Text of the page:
There's unity among the rugby fans in the bars of Toulouse
On the evidence of a lively bar in the centre of Toulouse on Saturday afternoon, the idea of 'entende cordiale' is alive and well among English and French rugby fans.
The Melting Pot was packed to the rafters with local Frenchmen sipping their glasses of beer, while visitors from Leicester drank pints and pitchers as if beer was going to be outlawed the following day.
Hanging from the ceiling were flags from numerous big European rugby clubs. This was a rugby supporters' home from home in the south of France.
On the walls were TVs showing the day's Heineken Cup action which included Exeter Chiefs' trip to champions Leinster.
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The support for Exeter grew and grew as the game reached a climax and, as Chiefs' fly-half Ignacio Mieres lined up a kick to tie the scres with the last action of the game, Tigers fans launched into the Chiefs' famous 'Tomahawk Chop' chant to will it over the bar.
Alas, they failed in their mission, but Exeter's 9-6 defeat was a seriously impressive first outing in the competition after battling to fifth place in last season's English league table.
Later on, Harlequins and Wasps also received the support of the travelling Leicester public and Toulouse fans cheered on Clermont as they beat the Llanelli Scarlets.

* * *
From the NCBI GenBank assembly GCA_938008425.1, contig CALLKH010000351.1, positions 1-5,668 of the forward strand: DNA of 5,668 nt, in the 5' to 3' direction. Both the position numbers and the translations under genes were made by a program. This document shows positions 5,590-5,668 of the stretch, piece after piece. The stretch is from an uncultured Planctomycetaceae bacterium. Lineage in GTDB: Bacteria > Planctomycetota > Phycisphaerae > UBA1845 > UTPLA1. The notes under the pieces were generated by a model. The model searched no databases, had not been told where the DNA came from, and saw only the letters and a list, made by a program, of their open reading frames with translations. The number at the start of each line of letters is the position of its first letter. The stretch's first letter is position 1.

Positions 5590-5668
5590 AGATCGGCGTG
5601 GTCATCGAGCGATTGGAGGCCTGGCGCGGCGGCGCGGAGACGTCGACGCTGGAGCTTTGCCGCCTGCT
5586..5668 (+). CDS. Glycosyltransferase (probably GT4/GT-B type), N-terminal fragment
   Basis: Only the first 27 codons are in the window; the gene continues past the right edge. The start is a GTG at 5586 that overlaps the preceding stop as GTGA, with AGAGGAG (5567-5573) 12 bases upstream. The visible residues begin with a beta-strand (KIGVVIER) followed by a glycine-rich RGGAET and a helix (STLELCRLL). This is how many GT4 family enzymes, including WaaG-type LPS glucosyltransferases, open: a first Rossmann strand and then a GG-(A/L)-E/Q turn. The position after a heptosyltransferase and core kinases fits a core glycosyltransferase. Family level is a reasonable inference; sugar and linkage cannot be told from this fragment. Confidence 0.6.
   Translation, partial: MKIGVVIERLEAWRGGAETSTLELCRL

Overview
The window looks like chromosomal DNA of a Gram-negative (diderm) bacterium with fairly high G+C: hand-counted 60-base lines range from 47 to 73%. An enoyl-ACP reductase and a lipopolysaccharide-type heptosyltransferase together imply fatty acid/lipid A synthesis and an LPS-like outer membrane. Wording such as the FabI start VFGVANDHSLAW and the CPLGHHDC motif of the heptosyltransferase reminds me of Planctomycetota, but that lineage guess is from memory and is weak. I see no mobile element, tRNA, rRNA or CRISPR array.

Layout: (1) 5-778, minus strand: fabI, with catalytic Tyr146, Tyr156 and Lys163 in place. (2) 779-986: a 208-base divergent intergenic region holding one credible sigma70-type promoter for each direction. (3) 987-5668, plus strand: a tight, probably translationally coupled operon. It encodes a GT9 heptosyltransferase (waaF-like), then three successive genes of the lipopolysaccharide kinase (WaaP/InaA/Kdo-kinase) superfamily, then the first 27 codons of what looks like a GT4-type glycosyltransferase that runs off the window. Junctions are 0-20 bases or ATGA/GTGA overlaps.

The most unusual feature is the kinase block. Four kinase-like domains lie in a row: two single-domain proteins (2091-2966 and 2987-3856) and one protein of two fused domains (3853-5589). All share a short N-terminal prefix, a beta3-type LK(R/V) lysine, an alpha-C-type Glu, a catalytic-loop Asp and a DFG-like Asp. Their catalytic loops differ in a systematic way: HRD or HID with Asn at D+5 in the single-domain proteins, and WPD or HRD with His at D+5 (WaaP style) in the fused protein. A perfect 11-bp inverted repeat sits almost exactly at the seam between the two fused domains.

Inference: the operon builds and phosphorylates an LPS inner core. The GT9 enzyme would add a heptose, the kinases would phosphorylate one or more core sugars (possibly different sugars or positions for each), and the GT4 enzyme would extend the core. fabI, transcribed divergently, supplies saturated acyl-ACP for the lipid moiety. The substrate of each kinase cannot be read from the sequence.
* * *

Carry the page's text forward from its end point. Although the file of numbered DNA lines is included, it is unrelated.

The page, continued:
The sense of cross-Channel unity has emerged from the English and French clubs' battle with its Celtic neighbours over the future of the Heineken Cup.
The Aviva Premiership has signed a £152million deal with BT for coverage of its league over the next four years and "any future European competition" too.
As a result the English – and French clubs – have served notice to pull out of the biggest club competition in the world in 2014 unless the Scots, Welsh, Irish and Italians agree to a new format with better qualification criteria and a more even spread of monies accrued.
The battles rages on after two meetings and 10 hours of talks have produced nothing in the way of progress.
And the feeling in the Melting Pot was not one of reconciliation – but militancy.
"Why should English clubs have to fight tooth and nail in every round of the Premiership to try and gain Heineken Cup qualification when the Celtic countries get automatically entered?" said one Tigers fan as he cheered on the Chiefs.
"It's just wrong and I am fed up with the Celts not acknowledging the facts or being prepared to budge.
"If they continue to play hard ball, us and the French should just pull out and leave them to it. It would be a shame because it's a great competition but sometimes, you have to make a stand."
Didier Camberaux is wearing a Toulouse polo shirt at the bar with his name embroidered on the front opposite his club's emblem. He overhears our conversation. In the background, a cheer goes up as Exeter threaten the Leinster line.
"The French and the English must fight together on this," he says passionately, waving his hands around and speaking with an excellent grasp of the visitors' tongue.
"Our countries' best teams should play each other in our own league. We have big fans and big clubs and it is always a fantastic atmosphere when English fans come over here to play."
"Why not create that atmosphere more often?"
As we talk, news of Connacht's 19-10 win over Zebre comes in.
The Irish side lost 65 per cent of games in last season's Pro12 League, while the Italians were formed in the summer.
Yet, despite those facts, both clubs gained automatic entry to a competition that is supposed to showcase the best of the best in the continent. It doesn't quite add up... does it?